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Judge rules abortion petition can’t be circulated

CARSON CITY — An anti-abortion petition is so vague that it cannot be circulated among voters, a judge ruled Wednesday.

District Judge James Wilson granted an injunction that prevents Personhood Nevada from circulating its petition.

The decision came after a 45-minute hearing during which Personhood lawyer Gary Kreep repeatedly failed to state the purpose of the petition.

At one point, he said it would prevent “discrimination against the unborn” and at another noted it might stop rationing of health care for senior citizens that could occur under “Obamacare.” He added he would have to “speculate” on the petition’s possible effects.

Kreep’s coy responses to Wilson did not help his cause. The judge listened only briefly to arguments by American Civil Liberties Union lawyer Alexa Kolbi-Molinas before granting the injunction she and Planned Parenthood had sought.

Wilson said state law requires the purpose of a petition must be clear so that voters understand what they are signing.

“To me it is not clear,” said Wilson, who maintained a calm demeanor despite his frustration in getting answers from Kreep. “It is not capable of being rehabilitated through rewriting.”

On Monday, Wilson ruled that another anti-abortion petition, this one by the Nevada Pro-Life Coalition, could be circulated among voters. But he rewrote the petition’s 200-word description of effect and said that its approval might lead to a prohibition of common forms of birth control such as the pill. He also said passage would affect stem cell research, in vitro fertilization and the treatment of ectopic pregnancies, which can lead to the deaths of the fetus and the mother.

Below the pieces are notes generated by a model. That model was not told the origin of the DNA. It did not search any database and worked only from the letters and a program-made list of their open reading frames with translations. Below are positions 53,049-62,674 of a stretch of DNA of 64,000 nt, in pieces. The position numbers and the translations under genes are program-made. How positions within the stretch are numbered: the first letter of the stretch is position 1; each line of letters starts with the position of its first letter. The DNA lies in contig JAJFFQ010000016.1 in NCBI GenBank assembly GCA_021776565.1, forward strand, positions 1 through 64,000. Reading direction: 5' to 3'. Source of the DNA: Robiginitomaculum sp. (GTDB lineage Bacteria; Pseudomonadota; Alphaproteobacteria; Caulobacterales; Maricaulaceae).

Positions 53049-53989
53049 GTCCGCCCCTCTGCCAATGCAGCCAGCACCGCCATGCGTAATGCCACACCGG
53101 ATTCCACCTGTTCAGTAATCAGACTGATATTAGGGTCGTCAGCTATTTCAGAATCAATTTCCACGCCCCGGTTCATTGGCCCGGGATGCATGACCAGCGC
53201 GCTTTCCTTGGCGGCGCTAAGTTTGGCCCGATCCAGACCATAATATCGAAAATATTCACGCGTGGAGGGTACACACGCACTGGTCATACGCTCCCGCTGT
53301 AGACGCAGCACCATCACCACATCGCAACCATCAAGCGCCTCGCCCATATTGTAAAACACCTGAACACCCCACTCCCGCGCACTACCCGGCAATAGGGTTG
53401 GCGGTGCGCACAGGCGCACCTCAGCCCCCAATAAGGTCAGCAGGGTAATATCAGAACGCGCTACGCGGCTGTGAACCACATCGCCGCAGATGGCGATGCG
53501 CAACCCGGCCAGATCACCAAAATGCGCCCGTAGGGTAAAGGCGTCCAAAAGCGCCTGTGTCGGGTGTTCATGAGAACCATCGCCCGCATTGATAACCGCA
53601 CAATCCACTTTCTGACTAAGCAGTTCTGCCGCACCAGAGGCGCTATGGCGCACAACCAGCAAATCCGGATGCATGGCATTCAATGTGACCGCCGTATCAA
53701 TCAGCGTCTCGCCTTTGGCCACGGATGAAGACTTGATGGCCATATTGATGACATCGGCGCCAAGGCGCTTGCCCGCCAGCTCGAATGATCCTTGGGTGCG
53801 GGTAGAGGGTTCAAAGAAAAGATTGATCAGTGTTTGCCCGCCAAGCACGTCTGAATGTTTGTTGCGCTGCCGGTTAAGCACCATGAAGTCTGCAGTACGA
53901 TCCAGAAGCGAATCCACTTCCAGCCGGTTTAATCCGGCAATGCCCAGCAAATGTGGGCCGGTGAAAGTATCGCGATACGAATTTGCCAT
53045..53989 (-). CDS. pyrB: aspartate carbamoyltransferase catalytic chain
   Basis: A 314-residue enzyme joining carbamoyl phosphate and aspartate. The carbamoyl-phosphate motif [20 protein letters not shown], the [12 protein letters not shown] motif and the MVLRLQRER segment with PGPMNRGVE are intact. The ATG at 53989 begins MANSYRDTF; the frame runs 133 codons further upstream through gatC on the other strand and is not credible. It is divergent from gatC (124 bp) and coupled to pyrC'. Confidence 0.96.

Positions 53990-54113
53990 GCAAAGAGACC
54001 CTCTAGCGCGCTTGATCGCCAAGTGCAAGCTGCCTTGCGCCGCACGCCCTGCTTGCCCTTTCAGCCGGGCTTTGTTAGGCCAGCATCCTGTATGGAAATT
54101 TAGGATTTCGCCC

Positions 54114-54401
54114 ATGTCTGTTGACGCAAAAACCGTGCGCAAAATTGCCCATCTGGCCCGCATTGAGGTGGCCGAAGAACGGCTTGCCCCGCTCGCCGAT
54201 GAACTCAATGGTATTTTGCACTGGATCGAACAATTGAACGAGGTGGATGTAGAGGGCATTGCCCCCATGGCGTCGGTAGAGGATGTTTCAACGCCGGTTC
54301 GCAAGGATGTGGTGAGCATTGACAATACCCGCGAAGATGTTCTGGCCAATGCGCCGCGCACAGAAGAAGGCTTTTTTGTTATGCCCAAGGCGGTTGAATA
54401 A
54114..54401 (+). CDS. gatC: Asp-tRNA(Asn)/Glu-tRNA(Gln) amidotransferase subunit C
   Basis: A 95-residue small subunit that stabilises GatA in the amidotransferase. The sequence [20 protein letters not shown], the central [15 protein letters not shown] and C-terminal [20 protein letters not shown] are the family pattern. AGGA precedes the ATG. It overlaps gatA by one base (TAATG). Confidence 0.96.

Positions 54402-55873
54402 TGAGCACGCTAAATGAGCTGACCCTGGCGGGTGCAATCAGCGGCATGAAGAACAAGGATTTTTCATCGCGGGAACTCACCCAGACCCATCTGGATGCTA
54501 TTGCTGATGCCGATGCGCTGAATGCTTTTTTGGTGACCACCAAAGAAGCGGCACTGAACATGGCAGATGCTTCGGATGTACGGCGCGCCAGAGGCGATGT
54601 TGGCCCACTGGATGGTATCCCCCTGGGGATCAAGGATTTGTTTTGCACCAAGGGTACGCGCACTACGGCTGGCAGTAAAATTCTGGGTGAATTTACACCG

Kreep said Wednesday that Personhood Nevada leaders will decide whether to appeal Wilson’s decision to the Nevada Supreme Court.

Two years ago, another Carson City judge, James T. Russell, threw out a Personhood anti-abortion petition for similar reasons. The faith-based group appealed to the Supreme Court, but by the time the case was heard, the deadline for collecting signatures had passed.

To qualify for November’s election ballot, Personhood would have had to collect 72,352 valid signatures of registered voters by June 19. To amend the state constitution, voters would have to approve the petition in both the 2012 and the 2014 general elections.

After Wednesday’s ruling, Planned Parenthood representative Elisa Cafferata said Wilson understood the requirement that voters should know exactly what they would be voting to do.

“We are glad the Nevada court sees the sweeping impacts these groups are trying to do,” she said.

Cafferata works for the Reno-based Nevada Advocates for Planned Parenthood Affiliates. Planned Parenthood is a national organization that advises women on their reproductive choices.

Before the hearing, Personhood spokeswoman Candy Duncan, a Las Vegas minister, contended that the organization’s petition was a simple seven-word statement: “The term ‘person’ includes every human being.” But in response to reporters’ questions, she would not say that they were trying to end abortion.

In the description of effect, Personhood said that voter approval would eliminate “discrimination against all human beings” and would affirm the “personhood of pre-born children.”

The use of the word “personhood” is critical because it was used by U.S. Supreme Court Justice Harry Blackmun in the 1973 Roe v. Wade decision legalizing abortion.

Blackmun said that if “personhood” could be established for a fetus, then “the fetus’ right to life would be guaranteed” by the 14th Amendment to the U.S. Constitution.

In the November election, Mississippi voters overwhelming rejected a similar Personhood petition to outlaw abortion. Colorado voters also have rejected Personhood petitions.

While not candid in the courtroom, Kreep said outside the courtroom that the abortion industry is making “millions and hundreds of millions selling body parts.”

The money also “feeds the attorneys to keep the death machine going,” he said.

Kreep, executive director of the United States Justice Foundation, said he spoke “about the petition” in the courtroom, but about abortion outside of it.

He said his job was to represent his client, Personhood Nevada, and that his client had written the petition that Wilson found so vague.

Contact Capital Bureau Chief Ed Vogel at evogel@reviewjournal.com or 775-687-3901.

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